new york times book review and magazine

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New York Times Book Review And Magazine

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ISBN : PSU:000050785445
Genre : Books
File Size : 48. 77 MB
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The New York Times Book Review

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ISBN : STANFORD:36105010605496
Genre : Books
File Size : 64. 67 MB
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Jews And Judaism In The New York Times

Author : Christopher Vecsey, Ph.D
ISBN : 9780739184707
Genre : Social Science
File Size : 46. 58 MB
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Jews and Judaism have been profoundly affected by the horrific course of the Holocaust, and by the formation of Israel as a Jewish nation-state. These have been the major themes in the Times' treatment of Judaism, in thousands of articles, from the 1970s to the present.

Love And Work

Author : Mieke Polderman
ISBN : 9789059728561
Genre : Family & Relationships
File Size : 35. 63 MB
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Is there interaction between love and work? If so, in what ways does it appear? The main incentive for this research is the notable increase of American and Dutch people who wish to spend more and more of their time working and who feel useless and robbed of their identity when separated from their jobs. It seems that work is considered more fulfilling and satisfying than love, which can be undermined by failing relationships, tension, depression, violence, addiction, crime or angry and unmanageable children. Whereas Proust described love in a milieu where most of the work was done by servants and artists, Freud was convinced that love and work were the two main pillars of society. This view has been echoed by psychologists, sociologists, philosophers and novelists. However, a new phenomenon is that men and women share love and work. Finding the right balance between the two is a hot topic in “how to” books, newspaper and magazine articles but the underlying connections have received little if any scrutiny. In fact it may well be a mission impossible since, as the Frankfurt School asserted, the capitalist powers, in search of profit, urge politicians to lure men, women and children onto the work floor by telling them work is a duty that not only will provide disposable income but also happiness and fulfillment in life. Hence people internalize this message without asking themselves why continuous consumption is more important than giving and receiving love, which they crave but seldom find. Although focusing on middle-class people between the ages of twenty five and forty who are travelling the “highway of life”, have paid jobs, a relationship of at least three years and children, this study should be of interest to everyone.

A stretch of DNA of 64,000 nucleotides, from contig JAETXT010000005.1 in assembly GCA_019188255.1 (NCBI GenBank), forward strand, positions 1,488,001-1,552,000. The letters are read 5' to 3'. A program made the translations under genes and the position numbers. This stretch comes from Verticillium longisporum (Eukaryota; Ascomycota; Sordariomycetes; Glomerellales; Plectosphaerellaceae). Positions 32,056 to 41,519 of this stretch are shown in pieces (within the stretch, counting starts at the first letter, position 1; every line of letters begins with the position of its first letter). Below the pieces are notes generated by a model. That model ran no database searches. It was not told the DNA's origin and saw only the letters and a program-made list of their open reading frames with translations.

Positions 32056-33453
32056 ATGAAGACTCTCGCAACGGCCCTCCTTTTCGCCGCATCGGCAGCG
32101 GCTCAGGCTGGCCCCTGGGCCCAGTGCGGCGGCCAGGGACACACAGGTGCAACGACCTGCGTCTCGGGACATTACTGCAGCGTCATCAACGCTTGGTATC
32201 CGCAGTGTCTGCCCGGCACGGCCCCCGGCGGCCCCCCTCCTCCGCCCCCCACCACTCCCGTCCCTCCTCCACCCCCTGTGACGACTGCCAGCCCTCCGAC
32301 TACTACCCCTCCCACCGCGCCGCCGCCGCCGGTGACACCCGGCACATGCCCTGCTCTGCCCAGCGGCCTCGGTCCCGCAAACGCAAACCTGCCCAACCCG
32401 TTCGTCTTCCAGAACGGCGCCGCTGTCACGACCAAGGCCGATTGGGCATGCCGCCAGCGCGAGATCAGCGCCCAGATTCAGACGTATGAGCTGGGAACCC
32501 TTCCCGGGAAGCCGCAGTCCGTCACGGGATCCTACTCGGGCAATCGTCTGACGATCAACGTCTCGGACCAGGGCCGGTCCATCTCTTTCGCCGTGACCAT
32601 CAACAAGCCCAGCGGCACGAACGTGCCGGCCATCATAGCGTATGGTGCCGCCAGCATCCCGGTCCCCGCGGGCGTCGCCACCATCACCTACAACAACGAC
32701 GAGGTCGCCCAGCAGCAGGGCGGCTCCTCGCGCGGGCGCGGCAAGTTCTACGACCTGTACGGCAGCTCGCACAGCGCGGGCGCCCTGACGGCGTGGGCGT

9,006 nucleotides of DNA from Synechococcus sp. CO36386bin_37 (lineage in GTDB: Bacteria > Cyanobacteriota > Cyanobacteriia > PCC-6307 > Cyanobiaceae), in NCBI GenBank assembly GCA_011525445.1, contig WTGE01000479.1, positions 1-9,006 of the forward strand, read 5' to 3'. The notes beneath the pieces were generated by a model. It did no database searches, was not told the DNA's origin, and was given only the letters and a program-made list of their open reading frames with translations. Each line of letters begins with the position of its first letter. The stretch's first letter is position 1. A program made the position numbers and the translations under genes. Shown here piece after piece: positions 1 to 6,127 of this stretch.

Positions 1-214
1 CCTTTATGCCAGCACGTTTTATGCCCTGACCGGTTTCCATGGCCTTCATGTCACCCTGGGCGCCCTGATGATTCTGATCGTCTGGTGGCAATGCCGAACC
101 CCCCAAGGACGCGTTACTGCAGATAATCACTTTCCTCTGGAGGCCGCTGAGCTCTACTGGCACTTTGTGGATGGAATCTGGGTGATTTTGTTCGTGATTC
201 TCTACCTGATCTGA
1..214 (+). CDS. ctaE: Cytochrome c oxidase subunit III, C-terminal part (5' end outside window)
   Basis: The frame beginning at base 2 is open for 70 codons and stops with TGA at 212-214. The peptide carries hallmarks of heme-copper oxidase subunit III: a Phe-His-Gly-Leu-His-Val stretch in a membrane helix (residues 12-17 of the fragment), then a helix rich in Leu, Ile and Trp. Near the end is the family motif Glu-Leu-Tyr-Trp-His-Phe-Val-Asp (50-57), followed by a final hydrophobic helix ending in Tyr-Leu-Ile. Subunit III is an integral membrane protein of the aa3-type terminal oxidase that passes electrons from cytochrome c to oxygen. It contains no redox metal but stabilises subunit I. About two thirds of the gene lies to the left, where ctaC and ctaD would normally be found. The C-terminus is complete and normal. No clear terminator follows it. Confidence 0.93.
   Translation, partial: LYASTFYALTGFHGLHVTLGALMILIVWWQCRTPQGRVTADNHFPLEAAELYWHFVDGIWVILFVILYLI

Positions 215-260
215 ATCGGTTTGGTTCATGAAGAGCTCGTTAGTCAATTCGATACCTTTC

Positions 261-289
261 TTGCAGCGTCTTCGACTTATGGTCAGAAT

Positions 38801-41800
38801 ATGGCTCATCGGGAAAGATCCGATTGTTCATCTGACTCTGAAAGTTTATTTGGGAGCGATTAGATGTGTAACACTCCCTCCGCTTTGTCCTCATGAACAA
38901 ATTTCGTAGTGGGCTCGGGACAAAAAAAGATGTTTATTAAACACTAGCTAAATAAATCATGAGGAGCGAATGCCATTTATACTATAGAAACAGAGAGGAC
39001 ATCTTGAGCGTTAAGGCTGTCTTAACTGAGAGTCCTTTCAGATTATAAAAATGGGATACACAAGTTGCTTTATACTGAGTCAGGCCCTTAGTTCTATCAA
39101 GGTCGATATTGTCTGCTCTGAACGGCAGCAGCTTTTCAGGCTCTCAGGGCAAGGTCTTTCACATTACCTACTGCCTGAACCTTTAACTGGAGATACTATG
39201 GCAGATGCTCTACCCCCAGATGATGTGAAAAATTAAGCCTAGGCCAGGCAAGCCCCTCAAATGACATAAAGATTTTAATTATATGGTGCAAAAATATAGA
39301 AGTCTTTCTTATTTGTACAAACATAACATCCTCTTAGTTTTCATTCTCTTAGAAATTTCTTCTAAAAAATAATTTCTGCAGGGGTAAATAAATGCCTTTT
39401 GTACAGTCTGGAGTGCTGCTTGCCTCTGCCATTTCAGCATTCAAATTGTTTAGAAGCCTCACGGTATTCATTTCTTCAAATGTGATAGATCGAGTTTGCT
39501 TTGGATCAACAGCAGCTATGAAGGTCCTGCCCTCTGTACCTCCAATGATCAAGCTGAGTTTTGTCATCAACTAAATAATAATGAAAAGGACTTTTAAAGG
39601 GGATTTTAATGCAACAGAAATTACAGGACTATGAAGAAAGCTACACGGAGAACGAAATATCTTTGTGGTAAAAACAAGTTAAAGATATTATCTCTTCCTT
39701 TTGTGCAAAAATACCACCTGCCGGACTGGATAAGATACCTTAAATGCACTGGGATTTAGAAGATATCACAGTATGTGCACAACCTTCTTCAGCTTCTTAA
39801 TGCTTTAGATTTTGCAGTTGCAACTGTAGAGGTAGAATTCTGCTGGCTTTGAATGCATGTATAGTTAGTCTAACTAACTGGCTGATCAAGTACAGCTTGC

Crockett Johnson And Ruth Krauss

Author : Philip Nel
ISBN : 9781628468205
Genre : Biography & Autobiography
File Size : 31. 91 MB
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Crockett Johnson (born David Johnson Leisk, 1906-1975) and Ruth Krauss (1901-1993) were a husband-and-wife team that created such popular children's books as The Carrot Seed and How to Make an Earthquake. Separately, Johnson created the enduring children's classic Harold and the Purple Crayon and the groundbreaking comic strip Barnaby. Krauss wrote over a dozen children's books illustrated by others, and pioneered the use of spontaneous, loose-tongued kids in children's literature. Together, Johnson and Krauss's style--whimsical writing, clear and minimalist drawing, and a child's point-of-view--is among the most revered and influential in children's literature and cartooning, inspiring the work of Maurice Sendak, Charles M. Schulz, Chris Van Allsburg, and Jon Scieszka. This critical biography examines their lives and careers, including their separate achievements when not collaborating. Using correspondence, sketches, contemporary newspaper and magazine accounts, archived and personal interviews, author Philip Nel draws a compelling portrait of a couple whose output encompassed children's literature, comics, graphic design, and the fine arts. Their mentorship of now-famous illustrator Maurice Sendak (Where the Wild Things Are) is examined at length, as is the couple's appeal to adult contemporaries such as Duke Ellington and Dorothy Parker. Defiantly leftist in an era of McCarthyism and Cold War paranoia, Johnson and Krauss risked collaborations that often contained subtly rendered liberal themes. Indeed, they were under FBI surveillance for years. Their legacy of considerable success invites readers to dream and to imagine, drawing paths that take them anywhere they want to go.